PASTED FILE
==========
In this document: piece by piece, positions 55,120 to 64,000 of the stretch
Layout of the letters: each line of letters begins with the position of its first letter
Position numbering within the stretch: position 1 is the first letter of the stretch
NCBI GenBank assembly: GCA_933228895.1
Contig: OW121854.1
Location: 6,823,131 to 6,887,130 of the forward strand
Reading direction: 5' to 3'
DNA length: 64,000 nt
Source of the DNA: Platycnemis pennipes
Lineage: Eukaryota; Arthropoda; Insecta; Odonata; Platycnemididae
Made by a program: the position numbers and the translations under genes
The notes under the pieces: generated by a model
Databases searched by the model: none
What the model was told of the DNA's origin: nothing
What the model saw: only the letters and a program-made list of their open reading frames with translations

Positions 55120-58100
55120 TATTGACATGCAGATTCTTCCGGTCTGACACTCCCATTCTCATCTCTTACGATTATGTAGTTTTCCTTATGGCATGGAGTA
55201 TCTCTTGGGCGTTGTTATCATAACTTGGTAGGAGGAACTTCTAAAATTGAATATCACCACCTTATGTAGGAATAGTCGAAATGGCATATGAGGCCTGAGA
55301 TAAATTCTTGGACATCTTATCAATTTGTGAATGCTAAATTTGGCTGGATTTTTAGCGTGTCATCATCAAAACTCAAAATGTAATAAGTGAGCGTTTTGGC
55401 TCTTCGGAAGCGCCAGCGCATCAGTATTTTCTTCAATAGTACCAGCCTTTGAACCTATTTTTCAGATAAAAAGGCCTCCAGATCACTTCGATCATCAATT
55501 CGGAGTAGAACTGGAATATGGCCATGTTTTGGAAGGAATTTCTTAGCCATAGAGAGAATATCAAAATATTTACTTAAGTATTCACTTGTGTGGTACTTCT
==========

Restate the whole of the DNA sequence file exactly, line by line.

In this document: piece by piece, positions 55,120 to 64,000 of the stretch
Layout of the letters: each line of letters begins with the position of its first letter
Position numbering within the stretch: position 1 is the first letter of the stretch
NCBI GenBank assembly: GCA_933228895.1
Contig: OW121854.1
Location: 6,823,131 to 6,887,130 of the forward strand
Reading direction: 5' to 3'
DNA length: 64,000 nt
Source of the DNA: Platycnemis pennipes
Lineage: Eukaryota; Arthropoda; Insecta; Odonata; Platycnemididae
Made by a program: the position numbers and the translations under genes
The notes under the pieces: generated by a model
Databases searched by the model: none
What the model was told of the DNA's origin: nothing
What the model saw: only the letters and a program-made list of their open reading frames with translations

Positions 55120-58100
55120 TATTGACATGCAGATTCTTCCGGTCTGACACTCCCATTCTCATCTCTTACGATTATGTAGTTTTCCTTATGGCATGGAGTA
55201 TCTCTTGGGCGTTGTTATCATAACTTGGTAGGAGGAACTTCTAAAATTGAATATCACCACCTTATGTAGGAATAGTCGAAATGGCATATGAGGCCTGAGA
55301 TAAATTCTTGGACATCTTATCAATTTGTGAATGCTAAATTTGGCTGGATTTTTAGCGTGTCATCATCAAAACTCAAAATGTAATAAGTGAGCGTTTTGGC
55401 TCTTCGGAAGCGCCAGCGCATCAGTATTTTCTTCAATAGTACCAGCCTTTGAACCTATTTTTCAGATAAAAAGGCCTCCAGATCACTTCGATCATCAATT
55501 CGGAGTAGAACTGGAATATGGCCATGTTTTGGAAGGAATTTCTTAGCCATAGAGAGAATATCAAAATATTTACTTAAGTATTCACTTGTGTGGTACTTCT